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16 Jul 2015 14:28
New Horizons revealed that the surface of Pluto has somehow been refreshed, activity that may be tied to an underground ocean, ice volcanoes (AFP, Nasa)
The first close-up views of Pluto show mountains made of ice and a surprisingly young,
crater-free surface, scientists with Nasa’s New Horizons mission
said on Wednesday.
The results are the first since the piano-sized spacecraft
capped a 4.82-billion kilometre, nine-and-a-half-year-long
journey to pass within 12 550km of Pluto on
New Horizons is now heading deeper into the Kuiper Belt, a
region of the solar system beyond Neptune that is filled with
thousands of Pluto-like ice-and-rock worlds believed to be
remnants from the formation of the solar system, some 4.6-billion years ago.
Scientists do not know how Pluto formed such big mountains,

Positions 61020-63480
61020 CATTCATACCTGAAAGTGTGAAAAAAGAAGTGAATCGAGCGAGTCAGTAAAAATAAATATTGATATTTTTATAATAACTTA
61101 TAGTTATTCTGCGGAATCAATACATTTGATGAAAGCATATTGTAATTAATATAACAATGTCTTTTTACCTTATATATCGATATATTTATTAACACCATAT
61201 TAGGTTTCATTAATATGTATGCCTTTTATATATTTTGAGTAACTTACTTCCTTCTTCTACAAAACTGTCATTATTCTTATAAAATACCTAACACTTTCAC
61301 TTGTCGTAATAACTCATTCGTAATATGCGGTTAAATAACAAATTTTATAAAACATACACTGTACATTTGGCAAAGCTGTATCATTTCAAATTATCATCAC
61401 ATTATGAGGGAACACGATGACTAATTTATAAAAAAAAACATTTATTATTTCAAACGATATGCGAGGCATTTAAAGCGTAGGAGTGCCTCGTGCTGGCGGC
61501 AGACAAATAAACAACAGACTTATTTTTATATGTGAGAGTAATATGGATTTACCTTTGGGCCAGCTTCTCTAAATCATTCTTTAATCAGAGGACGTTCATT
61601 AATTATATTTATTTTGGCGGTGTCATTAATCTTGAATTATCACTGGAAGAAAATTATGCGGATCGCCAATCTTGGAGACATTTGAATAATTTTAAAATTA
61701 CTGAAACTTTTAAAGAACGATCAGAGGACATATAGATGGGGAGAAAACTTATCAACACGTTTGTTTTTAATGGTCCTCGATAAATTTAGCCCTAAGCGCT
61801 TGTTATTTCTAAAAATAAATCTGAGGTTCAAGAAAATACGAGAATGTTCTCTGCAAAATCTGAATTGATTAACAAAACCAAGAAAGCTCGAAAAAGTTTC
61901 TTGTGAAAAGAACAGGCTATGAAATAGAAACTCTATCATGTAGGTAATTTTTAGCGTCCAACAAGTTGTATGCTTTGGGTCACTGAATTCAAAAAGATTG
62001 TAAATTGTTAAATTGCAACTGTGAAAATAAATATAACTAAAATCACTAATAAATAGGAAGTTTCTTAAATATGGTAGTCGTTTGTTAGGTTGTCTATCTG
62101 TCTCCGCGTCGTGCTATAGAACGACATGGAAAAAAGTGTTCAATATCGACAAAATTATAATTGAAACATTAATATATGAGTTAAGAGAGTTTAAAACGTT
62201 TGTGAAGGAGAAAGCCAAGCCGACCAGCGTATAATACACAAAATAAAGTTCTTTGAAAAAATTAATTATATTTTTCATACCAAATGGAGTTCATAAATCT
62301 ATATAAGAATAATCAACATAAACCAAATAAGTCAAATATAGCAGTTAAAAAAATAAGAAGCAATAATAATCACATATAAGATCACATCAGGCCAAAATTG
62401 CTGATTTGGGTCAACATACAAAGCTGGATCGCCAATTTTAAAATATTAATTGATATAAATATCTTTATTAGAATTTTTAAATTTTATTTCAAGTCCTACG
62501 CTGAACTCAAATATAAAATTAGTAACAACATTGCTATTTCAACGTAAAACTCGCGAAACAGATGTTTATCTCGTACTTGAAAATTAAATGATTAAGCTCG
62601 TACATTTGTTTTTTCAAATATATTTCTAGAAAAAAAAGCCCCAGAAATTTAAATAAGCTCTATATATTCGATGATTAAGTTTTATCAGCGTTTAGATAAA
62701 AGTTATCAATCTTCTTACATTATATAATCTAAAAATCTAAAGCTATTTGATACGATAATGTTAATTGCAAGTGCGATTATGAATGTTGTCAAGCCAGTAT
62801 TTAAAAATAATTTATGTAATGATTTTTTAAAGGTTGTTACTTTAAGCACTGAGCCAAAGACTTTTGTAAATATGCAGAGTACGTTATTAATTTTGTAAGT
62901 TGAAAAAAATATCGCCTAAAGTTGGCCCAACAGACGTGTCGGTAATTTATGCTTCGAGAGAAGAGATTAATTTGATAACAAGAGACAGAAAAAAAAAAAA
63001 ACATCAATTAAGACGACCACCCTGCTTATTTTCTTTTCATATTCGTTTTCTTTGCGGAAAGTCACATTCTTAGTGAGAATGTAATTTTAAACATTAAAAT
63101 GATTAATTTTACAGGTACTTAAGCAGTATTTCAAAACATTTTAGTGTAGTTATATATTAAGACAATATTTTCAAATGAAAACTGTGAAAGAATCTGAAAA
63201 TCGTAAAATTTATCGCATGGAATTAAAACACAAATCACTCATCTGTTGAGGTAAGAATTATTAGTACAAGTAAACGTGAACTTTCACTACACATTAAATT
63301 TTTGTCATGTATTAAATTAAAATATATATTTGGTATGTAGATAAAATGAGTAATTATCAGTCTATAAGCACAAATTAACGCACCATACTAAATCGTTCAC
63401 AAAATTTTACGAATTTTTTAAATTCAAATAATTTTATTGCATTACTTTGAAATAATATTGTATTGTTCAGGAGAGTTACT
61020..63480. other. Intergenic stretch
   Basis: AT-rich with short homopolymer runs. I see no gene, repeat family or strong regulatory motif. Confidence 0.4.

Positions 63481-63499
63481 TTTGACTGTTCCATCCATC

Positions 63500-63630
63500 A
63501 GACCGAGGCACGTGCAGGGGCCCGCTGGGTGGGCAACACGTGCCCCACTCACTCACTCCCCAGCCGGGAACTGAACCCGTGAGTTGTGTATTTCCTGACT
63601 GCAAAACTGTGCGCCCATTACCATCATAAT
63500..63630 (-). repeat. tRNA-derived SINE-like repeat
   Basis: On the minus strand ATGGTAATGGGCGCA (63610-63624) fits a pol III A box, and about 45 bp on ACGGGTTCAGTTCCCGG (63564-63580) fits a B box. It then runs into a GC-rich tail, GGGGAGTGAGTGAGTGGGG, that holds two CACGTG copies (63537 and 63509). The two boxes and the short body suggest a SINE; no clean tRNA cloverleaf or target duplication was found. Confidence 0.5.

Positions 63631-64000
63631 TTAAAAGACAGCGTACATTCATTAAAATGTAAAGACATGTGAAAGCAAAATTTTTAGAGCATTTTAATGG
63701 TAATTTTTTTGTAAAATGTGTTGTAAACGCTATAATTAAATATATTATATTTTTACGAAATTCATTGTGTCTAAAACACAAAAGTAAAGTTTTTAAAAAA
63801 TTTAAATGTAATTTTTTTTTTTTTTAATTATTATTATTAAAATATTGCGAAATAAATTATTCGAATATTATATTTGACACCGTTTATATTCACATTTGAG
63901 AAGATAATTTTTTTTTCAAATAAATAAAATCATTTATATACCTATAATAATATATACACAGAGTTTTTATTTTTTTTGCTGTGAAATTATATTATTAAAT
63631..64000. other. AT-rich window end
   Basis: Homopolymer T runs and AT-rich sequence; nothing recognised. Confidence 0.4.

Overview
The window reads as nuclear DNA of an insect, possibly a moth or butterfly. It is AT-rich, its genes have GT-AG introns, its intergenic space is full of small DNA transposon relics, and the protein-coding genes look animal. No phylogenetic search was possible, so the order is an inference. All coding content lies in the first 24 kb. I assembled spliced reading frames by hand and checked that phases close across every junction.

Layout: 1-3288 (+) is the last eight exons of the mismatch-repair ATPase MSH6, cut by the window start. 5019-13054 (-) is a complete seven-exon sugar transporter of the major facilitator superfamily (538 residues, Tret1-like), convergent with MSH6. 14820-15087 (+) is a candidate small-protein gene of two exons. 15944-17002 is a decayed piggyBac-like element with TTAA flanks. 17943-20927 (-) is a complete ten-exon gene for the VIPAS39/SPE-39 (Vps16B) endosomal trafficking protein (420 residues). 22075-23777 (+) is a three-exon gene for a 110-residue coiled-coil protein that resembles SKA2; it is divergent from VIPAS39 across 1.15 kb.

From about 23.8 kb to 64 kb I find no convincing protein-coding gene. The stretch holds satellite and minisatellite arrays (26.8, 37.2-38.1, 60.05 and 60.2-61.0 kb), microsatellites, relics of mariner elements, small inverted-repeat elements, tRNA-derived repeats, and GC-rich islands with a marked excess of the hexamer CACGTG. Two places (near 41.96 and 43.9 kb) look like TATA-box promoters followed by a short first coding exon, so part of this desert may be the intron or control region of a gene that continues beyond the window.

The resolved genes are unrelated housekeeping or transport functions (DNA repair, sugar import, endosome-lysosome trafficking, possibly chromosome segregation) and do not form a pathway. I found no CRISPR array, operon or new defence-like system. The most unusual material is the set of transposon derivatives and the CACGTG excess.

the tallest of which juts almost 3 350m off
the ground, nearly as high as the Canadian Rockies.
Another puzzle is why Pluto has such a young face. The icy
body, which is smaller than Earth’s moon, should be pocked with
impact craters, the result of Kuiper Belt rocks and boulders
raining down over the eons.
Instead, New Horizons revealed that the surface of Pluto has
somehow been refreshed, activity that may be tied to an
underground ocean, ice volcanoes or other geologic phenomenon
that gives off heat.
Scientists believe Pluto’s mountains likely formed within
the last 100-million years, a relative blink compared to the age
of the solar system.
New Horizon’s first close-up, which covered a patch of
ground about 241km near Pluto’s rugged equatorial
region, even has scientists wondering if the icy world is still
“Pluto has so much diversity.
We’re seeing so many different
Another surprise was Pluto’s primary moon, Charon, which was
believed to be geologically dead. Instead, New Horizons found
troughs, cliffs and giant canyons - all evidence of internal
“Charon just blew our socks off,” said Olkin.
So far only a fraction of the thousands of pictures and
science measurements collected by New Horizons during its
traverse through the Pluto system have been relayed. The data
will be transmitted back to Earth over the next 16 months.
“I don’t think any one of us could have imagined that it was
this good of a toy store,” said New Horizons’ lead scientist
Alan Stern. - Reuters
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